Research focus

Examining the effects of knife crime on health services

Three studies explore the prevalence of knife crime in London on children and young people

Three studies explore the prevalence of knife crime in London on children and young people


Picture: Alamy

Learning points

  • Knife crime is a significant public health concern

  • An understanding of the risk factors for knife crime is essential to informing public health strategies

  • Alongside law enforcement, education and behaviour approaches should be considered, and action on the socio-economic determinants of violence

Temporal and geographical patterns of stab injuries in young people: a retrospective cohort study from a UK major trauma centre

The epidemiology of assaults resulting in stab injuries in young people is described in this study. A retrospective review of patients under 25 years at a major trauma centre in London between 2004 and 2014 was conducted, using demographic data and information on the time and geographical location of the assault, analysing 1,824 patients. 

Stab injuries rose sharply in late adolescence, before slowly declining. There were significant differences in the time and geographical location of assaults. With increasing age, assaults happened later in the day and were less often close to the home. Among children, a significantly large number of assaults occurred on school days between 4pm and 6pm, and within 5km of the home (the average distance between home and school in London). 

The authors suggest that the two-hour period directly after school represents an opportunity for targeted prevention in children.

Vulliamy P, Faulkner M, Kirkwood G et al (2018) Temporal and geographic patterns of stab injuries in young people: a retrospective cohort study from a UK major trauma centre. BMJ Open. 8, 10, e023114.

Are paediatric stabbings in London related to socioeconomic status?

The link between area-level socio-economic deprivation and risk of paediatric stabbings is explored in this retrospective review of patients age 18 years and younger at a major trauma centre in west London between 2015 and 2017. 

Data were collected on gender, age, incident type and home postcode. Area-level socio-economic status was measured using the index of multiple deprivation (IMD), which scored areas on a ten-point scale where one represents the most deprived areas in England and ten the least.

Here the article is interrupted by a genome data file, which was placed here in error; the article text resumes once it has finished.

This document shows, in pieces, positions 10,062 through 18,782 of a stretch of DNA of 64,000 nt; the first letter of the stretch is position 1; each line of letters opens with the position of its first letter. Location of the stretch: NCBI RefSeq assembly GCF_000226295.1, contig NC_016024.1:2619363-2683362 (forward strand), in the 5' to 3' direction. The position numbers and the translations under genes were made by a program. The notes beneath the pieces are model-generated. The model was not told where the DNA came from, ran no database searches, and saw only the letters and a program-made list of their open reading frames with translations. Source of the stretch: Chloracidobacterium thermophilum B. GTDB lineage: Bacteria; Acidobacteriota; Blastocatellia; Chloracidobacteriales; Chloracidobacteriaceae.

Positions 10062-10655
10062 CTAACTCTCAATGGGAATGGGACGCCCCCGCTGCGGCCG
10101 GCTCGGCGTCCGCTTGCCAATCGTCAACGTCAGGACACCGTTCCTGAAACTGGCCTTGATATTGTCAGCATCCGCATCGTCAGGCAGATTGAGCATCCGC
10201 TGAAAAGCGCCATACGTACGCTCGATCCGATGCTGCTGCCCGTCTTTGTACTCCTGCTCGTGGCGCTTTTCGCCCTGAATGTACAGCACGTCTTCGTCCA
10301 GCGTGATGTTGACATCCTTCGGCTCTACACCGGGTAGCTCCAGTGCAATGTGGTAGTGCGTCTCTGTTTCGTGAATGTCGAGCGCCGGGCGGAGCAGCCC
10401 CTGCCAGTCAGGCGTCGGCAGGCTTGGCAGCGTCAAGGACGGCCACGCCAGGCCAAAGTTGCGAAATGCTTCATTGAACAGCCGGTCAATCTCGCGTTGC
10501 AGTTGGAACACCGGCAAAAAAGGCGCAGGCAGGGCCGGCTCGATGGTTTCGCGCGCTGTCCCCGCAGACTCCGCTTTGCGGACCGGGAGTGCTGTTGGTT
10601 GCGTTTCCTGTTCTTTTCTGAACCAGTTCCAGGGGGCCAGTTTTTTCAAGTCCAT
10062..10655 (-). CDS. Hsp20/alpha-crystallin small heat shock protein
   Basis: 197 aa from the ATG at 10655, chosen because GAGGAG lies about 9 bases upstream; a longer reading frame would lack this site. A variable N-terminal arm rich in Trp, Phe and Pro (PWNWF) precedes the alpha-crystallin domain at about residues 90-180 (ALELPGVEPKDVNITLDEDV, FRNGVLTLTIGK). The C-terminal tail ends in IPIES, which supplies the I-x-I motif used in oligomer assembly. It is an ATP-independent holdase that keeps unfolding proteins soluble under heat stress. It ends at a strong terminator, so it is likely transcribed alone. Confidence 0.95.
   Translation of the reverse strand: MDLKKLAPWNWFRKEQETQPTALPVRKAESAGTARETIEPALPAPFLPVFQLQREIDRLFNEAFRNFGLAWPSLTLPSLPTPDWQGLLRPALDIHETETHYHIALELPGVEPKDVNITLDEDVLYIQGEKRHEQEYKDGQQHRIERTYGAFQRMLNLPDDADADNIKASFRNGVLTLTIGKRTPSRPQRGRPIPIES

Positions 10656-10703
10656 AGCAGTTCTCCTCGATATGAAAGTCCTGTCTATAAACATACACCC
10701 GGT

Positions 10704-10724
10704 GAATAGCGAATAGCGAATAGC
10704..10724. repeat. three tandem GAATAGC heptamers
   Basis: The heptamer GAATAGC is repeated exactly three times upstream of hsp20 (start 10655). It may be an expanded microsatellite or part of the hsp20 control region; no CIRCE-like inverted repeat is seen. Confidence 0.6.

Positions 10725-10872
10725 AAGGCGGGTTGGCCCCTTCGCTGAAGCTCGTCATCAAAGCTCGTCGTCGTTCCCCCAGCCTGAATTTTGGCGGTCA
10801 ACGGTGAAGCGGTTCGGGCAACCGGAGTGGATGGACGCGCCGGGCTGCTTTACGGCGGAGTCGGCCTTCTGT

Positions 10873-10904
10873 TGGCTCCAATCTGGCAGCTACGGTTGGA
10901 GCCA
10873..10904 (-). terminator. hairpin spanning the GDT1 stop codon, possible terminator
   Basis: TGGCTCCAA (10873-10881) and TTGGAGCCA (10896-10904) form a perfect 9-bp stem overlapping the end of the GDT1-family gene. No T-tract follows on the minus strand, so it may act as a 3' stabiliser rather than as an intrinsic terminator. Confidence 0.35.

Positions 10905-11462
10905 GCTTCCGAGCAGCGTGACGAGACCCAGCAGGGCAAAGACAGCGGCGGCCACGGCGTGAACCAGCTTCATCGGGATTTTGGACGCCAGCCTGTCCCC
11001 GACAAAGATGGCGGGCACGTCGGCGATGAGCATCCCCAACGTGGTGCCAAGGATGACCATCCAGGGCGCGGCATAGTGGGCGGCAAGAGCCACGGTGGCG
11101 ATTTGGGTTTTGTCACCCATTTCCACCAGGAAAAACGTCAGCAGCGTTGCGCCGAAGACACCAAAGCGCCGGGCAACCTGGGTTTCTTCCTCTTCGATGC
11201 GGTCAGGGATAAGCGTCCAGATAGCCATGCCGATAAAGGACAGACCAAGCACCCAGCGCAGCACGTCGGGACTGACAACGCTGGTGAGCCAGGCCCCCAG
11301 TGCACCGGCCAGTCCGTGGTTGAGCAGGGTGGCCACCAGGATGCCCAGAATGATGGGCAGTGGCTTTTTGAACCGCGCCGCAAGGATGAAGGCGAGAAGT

Among the 136 patients included in the analysis related to incident postcode, the average IMD incident location score was three. The IMD score and frequency were strongly negatively associated, suggesting that as social economic advantage increases, frequency of stabbings in a location decreases.

For the 150 patients related to home postcode, the IMD score and frequency were also strongly negatively associated. The authors highlight the need for increased investment in social infrastructure to prevent paediatric stabbings in deprived areas.

Lam C, Aylwin C, Khan M (2018) Are paediatric stabbings in London related to socioeconomic status? Trauma. doi: 10.1177/1460408618789967.

Life on a knife edge: using simulation to engage young people in issues surrounding knife crime

Use of a mobile workshop involving simulation among young people at risk of criminal knife behaviour was evaluated. The simulation involved a three-scene patient journey about a young man stabbed in the abdomen, where a friend calls emergency services and the man attacked is attended by police and paramedics; this man undergoes emergency surgery; the surgeon then meets him and his mother to discuss recovery. The workshop was delivered on five separate occasions in London among 60 teenagers (age 13 to 19 years) from socially disadvantaged backgrounds. 

The evaluation considered the content and delivery of the workshops, and the educational and behavioural outcomes. 

For the first part, data included semi-structured interviews with five participants. The findings suggested the workshops provided a safe learning environment, the surgical silicon model proved memorable and the emotional aspects of the simulation were highly valued. 

In the second part of the evaluation, semi-structured interviews with eight participants were conducted immediately after the workshop and again at seven weeks. It found that participants remembered aspects of the taught content including: what they should say as a bystander when phoning emergency services, the physical and psychological consequences of a knife wound to the abdomen, and the wider consequences of knife crime. 

Evidence of behavioural change was varied. While behavioural outcomes were elusive, the mobile workshops involving simulation equipped teenagers with the knowledge to think twice about knives and what to do if involved as a bystander and a potential witness. 

Tribe H, Harris A, Kneebone R (2018) Life on a knife edge: using simulation to engage young people in issues surrounding knife crime. Advances in Simulation. 3, 20. 

Compiled by Caroline McGraw, lecturer in public health at City, University of London

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